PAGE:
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Allergy. 2005 Oct;60(10):1320-2.

Specific oral tolerance induction with food in children: transient or persistent effect on food allergy?

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  • 1Department of Pediatric Pneumology and Immunology, University Children's Hospital Charité of Humboldt University, Berlin, Germany.



The standard treatment of food allergy is elimination of the incriminated food from the diet. Specific oral tolerance induction (SOTI) seems to be a promising approach for a causal treatment; however, it is unclear whether the tolerance achieved is transient or persistent. We report on a subset of three patients of a larger ongoing study who were treated successfully with SOTI treatment, but experienced a secondary loss of tolerance after a period of allergen avoidance.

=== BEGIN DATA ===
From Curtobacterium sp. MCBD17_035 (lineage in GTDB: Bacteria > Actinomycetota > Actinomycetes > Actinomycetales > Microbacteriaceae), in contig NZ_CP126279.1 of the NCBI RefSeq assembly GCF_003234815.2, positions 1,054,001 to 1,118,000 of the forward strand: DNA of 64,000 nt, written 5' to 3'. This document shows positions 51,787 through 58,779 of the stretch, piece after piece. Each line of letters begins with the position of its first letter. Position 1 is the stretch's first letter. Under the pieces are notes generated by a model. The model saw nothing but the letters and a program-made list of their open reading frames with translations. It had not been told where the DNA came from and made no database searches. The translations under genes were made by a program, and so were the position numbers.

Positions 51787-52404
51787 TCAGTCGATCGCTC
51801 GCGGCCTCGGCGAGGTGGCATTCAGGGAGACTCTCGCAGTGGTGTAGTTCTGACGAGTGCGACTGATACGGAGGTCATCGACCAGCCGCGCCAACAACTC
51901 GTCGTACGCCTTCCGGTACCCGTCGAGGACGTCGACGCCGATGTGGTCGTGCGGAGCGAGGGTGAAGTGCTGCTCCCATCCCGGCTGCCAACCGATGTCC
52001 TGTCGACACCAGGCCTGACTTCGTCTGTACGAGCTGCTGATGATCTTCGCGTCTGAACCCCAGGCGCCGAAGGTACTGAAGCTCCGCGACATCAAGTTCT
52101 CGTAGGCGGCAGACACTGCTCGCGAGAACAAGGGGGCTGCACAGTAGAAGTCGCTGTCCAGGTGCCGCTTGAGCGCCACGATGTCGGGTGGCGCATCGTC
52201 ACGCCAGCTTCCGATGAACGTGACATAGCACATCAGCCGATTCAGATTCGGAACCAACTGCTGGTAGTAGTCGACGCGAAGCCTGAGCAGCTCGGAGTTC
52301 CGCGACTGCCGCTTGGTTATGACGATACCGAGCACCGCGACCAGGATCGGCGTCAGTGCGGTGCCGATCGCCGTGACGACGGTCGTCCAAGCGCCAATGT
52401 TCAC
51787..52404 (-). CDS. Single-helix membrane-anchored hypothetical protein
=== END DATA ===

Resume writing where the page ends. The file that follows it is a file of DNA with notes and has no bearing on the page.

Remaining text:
The patients suffered from IgE-mediated allergy either to cow's milk (CM) (patient A) or hen's egg (HE) (patients B and C), confirmed by double-blind, placebo-controlled food challenge (DBPCFC). SOTI treatment was performed at home on a daily basis until tolerance to a maximum of 250 ml CM or 4.5 g lyophilized HE protein was achieved. The daily maintenance dose was 100 ml CM or 2.5 g HE protein.


Patients A, B and C reached tolerance to the maximum dose after 37, 41 and 52 weeks, respectively. According to the protocol, patients A and B performed a strict secondary elimination diet for 2 months prior to a follow-up DBPCFC after a maintenance phase of 27 and 39 weeks, respectively. Patient C discontinued treatment for 2 days after 4 weeks on the maintenance dose. Despite previous tolerance, on re-exposure to the allergen all patients experienced moderate systemic allergic reactions.


We conclude that SOTI can induce transient tolerance in food allergy, but does not necessarily lead to its permanent abrogation. Regular allergen intake seems necessary to maintain the established tolerance.

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